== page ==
Monday, February 05, 2007

Wireless Sure... But how do I plan a system anyway?

Not to put the cart before the horse as I did with the previous post... Before you can plan to go wireless with a burglar alarm system you should really plan it a little. After all wired vs. wireless may not be the right question to ask at the beginning anyway. What is the right questions and how do you begin your system plan? Come in and see...
Burglar alarm systems, hereafter referred to just as alarm systems (gotta love the legalese once in a while), are there for piece of mind. Let me make this point clear first - THEY DO NOT STOP A DETERMINED INTRUDER!!! These systems will let you know if someone has activated a sensor which may mean they have already gained access. But they fill other purposes as well. How do you know when you enter your home that someone isn't waiting for you inside? Well that might be the greatest value of an alarm system. An adversary that abducts you inside your house wins in every way possible. They are not in the travelled way, not in public view, and it is highly unlikely that you will have time to dial 911 for help. You alarm system should be planned well enough so that you can be reasonably confident that you are the only person that has entered your home when you open your door.

Planning a system requires a bit of discussion on sensor types, activities and spaces, and access/traffic patterns. So the next couple of posts will deal with each of these briefly.

Wednesday, January 31, 2007

Why go wireless???

Ever thought about a burglar alarm but didn't want to deal with the wires? Ever think that wireless wasn't good enough? Maybe it's because of movies like The Score, The Italian Job, Heat, and the others that portray very talented thieves and complicated thefts. The kind that generally just don't happen everyday in real life. The common burglar will use the door or window that is left unlocked. Or they may put a foot against the door or destroy a window. Either way the greatest threat comes from the path of least resistance.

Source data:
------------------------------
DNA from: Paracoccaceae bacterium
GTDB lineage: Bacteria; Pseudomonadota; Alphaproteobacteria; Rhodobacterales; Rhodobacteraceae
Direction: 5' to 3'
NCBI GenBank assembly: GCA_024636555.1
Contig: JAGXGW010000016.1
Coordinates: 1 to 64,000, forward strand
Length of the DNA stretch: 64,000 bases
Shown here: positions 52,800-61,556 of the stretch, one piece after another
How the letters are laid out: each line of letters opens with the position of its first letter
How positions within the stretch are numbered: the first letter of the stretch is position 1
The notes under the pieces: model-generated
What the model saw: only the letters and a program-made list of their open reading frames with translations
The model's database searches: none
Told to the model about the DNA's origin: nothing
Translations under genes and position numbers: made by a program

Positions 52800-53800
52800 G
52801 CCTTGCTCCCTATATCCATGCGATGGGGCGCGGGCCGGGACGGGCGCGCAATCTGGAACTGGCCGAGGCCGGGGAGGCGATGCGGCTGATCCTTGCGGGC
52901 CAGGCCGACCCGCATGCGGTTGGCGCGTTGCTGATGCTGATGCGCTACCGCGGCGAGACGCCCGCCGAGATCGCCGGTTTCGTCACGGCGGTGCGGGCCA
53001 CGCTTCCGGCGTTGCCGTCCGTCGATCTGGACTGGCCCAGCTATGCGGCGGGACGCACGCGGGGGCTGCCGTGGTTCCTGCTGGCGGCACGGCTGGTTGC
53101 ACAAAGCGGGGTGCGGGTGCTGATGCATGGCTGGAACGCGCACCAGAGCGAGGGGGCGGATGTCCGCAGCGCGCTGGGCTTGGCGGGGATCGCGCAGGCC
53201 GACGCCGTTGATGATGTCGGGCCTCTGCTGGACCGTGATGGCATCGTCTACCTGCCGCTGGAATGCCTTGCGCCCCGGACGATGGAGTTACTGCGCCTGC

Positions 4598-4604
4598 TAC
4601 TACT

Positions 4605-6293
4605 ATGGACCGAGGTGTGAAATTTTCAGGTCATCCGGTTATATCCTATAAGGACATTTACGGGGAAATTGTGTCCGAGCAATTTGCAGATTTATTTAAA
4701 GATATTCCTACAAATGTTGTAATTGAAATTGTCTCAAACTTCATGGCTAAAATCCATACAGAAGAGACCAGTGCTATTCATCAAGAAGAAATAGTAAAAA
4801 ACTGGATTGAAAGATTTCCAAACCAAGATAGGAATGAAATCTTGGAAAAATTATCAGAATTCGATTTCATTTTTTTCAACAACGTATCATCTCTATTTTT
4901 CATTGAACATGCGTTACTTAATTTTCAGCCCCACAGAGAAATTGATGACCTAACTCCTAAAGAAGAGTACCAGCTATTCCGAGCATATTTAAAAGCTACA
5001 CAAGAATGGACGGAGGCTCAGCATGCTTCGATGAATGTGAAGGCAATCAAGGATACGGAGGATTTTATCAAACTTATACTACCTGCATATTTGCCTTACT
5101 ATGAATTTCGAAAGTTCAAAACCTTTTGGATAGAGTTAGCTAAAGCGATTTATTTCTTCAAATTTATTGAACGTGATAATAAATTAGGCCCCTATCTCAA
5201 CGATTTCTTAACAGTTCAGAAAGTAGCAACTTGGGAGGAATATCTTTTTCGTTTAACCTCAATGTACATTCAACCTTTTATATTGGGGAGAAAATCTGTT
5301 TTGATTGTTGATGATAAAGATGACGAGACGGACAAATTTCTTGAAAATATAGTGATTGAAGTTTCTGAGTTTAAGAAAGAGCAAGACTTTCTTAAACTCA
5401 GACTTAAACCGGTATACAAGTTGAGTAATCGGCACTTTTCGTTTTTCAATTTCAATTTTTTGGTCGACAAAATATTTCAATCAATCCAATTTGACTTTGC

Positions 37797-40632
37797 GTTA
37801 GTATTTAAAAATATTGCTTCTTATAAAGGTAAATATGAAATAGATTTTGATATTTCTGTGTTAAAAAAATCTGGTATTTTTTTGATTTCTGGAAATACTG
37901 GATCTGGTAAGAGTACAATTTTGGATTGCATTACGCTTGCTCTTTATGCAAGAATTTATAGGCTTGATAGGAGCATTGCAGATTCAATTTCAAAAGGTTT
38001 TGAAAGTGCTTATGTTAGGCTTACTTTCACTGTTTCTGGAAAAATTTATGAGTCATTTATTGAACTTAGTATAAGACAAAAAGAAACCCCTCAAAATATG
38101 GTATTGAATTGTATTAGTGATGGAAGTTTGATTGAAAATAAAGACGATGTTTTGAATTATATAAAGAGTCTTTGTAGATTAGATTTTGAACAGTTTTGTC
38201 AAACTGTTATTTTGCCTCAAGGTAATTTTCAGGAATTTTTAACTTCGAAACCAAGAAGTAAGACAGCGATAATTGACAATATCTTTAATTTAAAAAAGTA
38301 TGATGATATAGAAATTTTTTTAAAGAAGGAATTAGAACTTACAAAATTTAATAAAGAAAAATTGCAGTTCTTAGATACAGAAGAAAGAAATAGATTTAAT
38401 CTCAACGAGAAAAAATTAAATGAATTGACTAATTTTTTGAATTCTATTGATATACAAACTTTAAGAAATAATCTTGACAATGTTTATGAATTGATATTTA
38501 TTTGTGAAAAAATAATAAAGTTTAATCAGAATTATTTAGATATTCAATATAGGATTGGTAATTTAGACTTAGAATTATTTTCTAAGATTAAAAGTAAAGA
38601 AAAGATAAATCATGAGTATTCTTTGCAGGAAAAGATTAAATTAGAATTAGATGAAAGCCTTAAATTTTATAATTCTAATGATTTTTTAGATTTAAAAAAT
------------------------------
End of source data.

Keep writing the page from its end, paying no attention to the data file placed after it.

Realistically, what are the chances that someone would bring equipment to generate a radio signal to jam a wireless alarm system? But what if your wireless system could detect the jamming attempt and use that as a trigger for an alarm?
Welcome to the real world of quality wireless alarm systems. What is quality? See Zen and the Art of Motorcycle Maintenance for a detailed discussion of that topic. But a worthwhile wireless alarm system will likely include all UL listed parts. And is should do some very important things like detect jamming attempts, prevent data collision, and device supervision.

Data collision is what occurs when two or more devices try to communicate to the system panel at one time. Worthwhile systems will not do this. While device supervision is just what it sounds like. The system panel periodically checks the status of each device. What a device fails to respond then the panel makes notifications that something needs to be done.

What might be the best reason for looking at a wireless systems is their resilience during power outages. The backup battery that should be fitted with the system panel is good and may last for 12 hours, but when that battery does not have to support each individual sensor it lasts much longer. See with wireless systems each device has its own battery and thus is not affected by power outages in the same way as a traditional wired system.

Now you may think that he batteries are expensive, but its not the expense that is likely to cause a problem since they usually last for about one to two years. The greatest issue the annoyance of actually changing the batteries every so often. But there are trade-offs with everything.

Keep in mind that there are disadvantages to wireless systems as well, but for the most part they should work just fine for you home and small business needs.

More on planning an alarm system and monitoring options next...